How many grams of sugar are in this gin and tonic I'm about to drink?
While our smartphones have made it easy to research facts, capture images and navigate street maps, they have their shortcomings. If only they could reveal the inner secrets of objects in the physical world, too.
Thanks to a scanner device called SCiO - after the Latin verb "to know" - you'll soon be able to get answers to life's most pressing questions, like the chemical makeup of foods, medications, plants
and other items we use on a daily basis.
"We designed SCiO to find applications where people have the most visceral connection to the world," said Dror Sharon, CEO and co-founder of Consumer Physics, the Israeli company behind SCiO.
This tiny USB-shaped device fits in your hand and looks like something straight out of Star Trek - only it will tell you more information about the world around you than you ever wanted to know.
The molecular level
SCiO uses spectrometry to read the "molecular fingerprint" of an object, shining near infrared light which stimulates the objects molecules and records their reactions.
The product promises to be a "sixth sense" that will one day scan the chemical makeup of just about anything. It's currently limited to food, plants and medications with accompanying applications on iOS and Android to relay information. The plan is to one day expand SCiO's scanning powers to cosmetics, flora, soil, jewels, leather, plastics, oils, clothes, precious stones, rubber and even pets.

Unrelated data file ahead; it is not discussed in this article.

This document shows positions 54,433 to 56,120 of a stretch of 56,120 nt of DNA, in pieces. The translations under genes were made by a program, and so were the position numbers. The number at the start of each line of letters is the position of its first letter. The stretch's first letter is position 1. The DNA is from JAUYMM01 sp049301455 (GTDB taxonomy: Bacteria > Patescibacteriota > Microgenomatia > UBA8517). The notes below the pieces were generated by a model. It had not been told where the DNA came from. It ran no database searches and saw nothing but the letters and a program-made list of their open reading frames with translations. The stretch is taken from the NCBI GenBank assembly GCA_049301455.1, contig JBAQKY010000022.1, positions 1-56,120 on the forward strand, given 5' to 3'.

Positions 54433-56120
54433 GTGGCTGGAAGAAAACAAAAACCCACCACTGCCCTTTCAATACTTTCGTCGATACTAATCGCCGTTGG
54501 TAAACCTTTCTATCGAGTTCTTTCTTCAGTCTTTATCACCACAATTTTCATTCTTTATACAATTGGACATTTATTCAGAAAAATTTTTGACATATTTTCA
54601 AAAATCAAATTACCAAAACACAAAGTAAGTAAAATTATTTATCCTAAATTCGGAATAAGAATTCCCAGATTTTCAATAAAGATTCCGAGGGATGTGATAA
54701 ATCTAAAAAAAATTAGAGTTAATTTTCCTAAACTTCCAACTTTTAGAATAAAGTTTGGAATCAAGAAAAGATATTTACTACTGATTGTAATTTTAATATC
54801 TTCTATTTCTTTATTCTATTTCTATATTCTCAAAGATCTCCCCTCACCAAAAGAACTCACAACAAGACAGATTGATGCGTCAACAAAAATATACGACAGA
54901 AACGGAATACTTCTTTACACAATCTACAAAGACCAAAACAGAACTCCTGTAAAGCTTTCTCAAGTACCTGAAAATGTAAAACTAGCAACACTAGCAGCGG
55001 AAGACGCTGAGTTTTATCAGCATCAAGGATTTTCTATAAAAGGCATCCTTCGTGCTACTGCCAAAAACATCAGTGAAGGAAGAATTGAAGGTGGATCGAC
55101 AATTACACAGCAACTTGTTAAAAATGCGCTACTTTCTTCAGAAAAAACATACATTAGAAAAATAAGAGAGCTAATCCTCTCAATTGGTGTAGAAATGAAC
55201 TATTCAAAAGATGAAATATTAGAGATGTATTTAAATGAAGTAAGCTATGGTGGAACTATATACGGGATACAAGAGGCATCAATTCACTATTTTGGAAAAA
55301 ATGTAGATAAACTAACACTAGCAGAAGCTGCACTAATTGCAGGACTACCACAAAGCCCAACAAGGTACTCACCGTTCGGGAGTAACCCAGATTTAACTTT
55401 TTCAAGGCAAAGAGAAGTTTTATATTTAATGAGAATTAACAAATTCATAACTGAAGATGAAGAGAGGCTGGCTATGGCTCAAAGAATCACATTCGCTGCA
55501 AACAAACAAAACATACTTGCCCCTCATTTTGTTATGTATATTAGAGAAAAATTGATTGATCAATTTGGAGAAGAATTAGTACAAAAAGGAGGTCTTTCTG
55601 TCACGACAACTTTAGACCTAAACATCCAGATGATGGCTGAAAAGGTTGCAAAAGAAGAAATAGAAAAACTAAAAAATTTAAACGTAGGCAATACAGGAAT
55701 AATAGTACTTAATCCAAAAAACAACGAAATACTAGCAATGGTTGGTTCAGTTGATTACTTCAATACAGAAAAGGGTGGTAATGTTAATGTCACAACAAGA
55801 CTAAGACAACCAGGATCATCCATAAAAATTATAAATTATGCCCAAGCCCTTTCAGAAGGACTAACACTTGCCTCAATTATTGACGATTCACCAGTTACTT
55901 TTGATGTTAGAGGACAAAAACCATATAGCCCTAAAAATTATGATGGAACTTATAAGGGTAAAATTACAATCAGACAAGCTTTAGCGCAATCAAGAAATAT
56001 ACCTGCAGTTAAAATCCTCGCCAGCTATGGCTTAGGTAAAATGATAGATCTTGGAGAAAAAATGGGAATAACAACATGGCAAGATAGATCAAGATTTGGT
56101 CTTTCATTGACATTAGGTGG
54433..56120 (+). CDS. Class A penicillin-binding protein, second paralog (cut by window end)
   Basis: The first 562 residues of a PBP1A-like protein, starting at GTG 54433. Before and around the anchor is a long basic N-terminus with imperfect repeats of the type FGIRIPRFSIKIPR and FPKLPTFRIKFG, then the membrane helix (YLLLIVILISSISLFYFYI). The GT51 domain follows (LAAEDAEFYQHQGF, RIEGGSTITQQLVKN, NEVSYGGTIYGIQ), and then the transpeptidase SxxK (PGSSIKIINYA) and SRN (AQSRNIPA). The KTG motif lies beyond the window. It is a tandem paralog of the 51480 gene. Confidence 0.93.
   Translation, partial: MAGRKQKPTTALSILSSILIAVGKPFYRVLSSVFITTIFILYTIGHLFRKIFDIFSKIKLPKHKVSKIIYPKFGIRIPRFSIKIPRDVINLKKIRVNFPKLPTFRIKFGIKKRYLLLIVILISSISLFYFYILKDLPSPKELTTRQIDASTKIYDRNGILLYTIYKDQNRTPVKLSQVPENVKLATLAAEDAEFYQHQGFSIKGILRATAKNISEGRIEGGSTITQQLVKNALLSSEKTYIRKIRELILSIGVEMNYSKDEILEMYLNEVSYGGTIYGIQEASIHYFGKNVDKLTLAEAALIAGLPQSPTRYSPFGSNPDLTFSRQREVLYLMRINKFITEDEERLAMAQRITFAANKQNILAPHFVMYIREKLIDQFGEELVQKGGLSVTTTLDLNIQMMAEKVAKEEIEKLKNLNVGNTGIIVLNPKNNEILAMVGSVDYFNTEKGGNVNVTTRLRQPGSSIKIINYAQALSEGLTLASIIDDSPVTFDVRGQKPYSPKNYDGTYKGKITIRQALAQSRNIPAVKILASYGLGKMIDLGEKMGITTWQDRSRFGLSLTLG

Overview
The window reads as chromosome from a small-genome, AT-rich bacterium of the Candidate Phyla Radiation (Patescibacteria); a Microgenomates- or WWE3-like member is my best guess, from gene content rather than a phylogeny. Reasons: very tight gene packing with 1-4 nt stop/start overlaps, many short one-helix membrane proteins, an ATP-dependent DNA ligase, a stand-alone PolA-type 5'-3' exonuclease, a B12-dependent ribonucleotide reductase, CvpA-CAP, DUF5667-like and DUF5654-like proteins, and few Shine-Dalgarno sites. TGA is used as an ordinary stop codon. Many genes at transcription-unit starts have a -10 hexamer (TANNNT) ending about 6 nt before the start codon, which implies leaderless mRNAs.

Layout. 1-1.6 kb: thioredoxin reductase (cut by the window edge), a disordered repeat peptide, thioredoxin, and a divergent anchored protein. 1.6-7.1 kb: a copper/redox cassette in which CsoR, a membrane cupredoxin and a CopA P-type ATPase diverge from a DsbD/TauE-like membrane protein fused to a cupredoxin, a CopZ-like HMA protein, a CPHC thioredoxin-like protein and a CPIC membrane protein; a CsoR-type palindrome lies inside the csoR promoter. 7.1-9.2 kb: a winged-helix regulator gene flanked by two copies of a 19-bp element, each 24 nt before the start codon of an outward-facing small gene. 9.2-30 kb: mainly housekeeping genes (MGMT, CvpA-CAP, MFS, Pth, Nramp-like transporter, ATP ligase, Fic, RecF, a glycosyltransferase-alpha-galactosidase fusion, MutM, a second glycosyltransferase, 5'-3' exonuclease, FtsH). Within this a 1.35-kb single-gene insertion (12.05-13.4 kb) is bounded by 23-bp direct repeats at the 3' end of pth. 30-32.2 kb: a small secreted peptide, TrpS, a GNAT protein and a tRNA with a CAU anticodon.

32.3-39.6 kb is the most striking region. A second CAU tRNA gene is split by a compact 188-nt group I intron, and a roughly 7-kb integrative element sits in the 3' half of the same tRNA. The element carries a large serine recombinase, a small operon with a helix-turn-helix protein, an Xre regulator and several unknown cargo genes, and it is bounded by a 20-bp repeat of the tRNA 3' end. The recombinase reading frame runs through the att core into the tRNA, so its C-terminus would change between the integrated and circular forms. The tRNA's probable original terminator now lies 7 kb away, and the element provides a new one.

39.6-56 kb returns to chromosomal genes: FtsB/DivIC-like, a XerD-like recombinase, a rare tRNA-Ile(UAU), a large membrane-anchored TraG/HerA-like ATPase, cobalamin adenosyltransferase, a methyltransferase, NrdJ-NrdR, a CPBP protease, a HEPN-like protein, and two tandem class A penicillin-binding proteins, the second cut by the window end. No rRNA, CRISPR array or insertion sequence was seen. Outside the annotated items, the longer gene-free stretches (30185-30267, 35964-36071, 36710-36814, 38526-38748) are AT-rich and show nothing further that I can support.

The current iteration of SCiO can tell whether the watermelon you want to buy is ripe, what's in the pills your doctor prescribed, how many calories are in your meal, or whether your plant needs more water.
A skeptic by nature, I had to test out the device for myself while on a recent trip to Israel. What I found was a truly mind-blowing piece of technology with possibilities that are as exciting as they are endless. SCiO helps make our smartphones less about separation from real life and more of a tool to interact with the physical world.
I pointed the SCiO scanner at a watermelon purchased before my appointment with the company and learned through its accompanying app the fruit's nutrient values and carbohydrate levels, right to the milligram.
Next, I tested SCiO's ability to detect the difference between a branded Advil and a generic ibuprofen pill. This was a blind test and the device passed. SCiO correctly identified the chemical makeup of the unmarked white pill as ibuprofen.
How SCiO scans the world
To use SCiO, a user holds the device between their index finger and thumb close to the object they want to scan. There's a button to press which shines a blue light onto whatever they're testing. It also works through some clear plastic wrappers.
SCiO then transmits the data to the cloud using Bluetooth technology, and the sample is analyzed in a database of objects in a distant data center. When it gets a match - usually within seconds - it sends the results to the user's smartphone.
The SCiO food app also measures fat, protein and overall quality - think ripeness, and spoilage for foods like cheeses, fruits, vegetables, sauces, salad dressings, cooking oils and more. The spectrometer figures out what the object is based on an infrared light that reflects back to the scanner.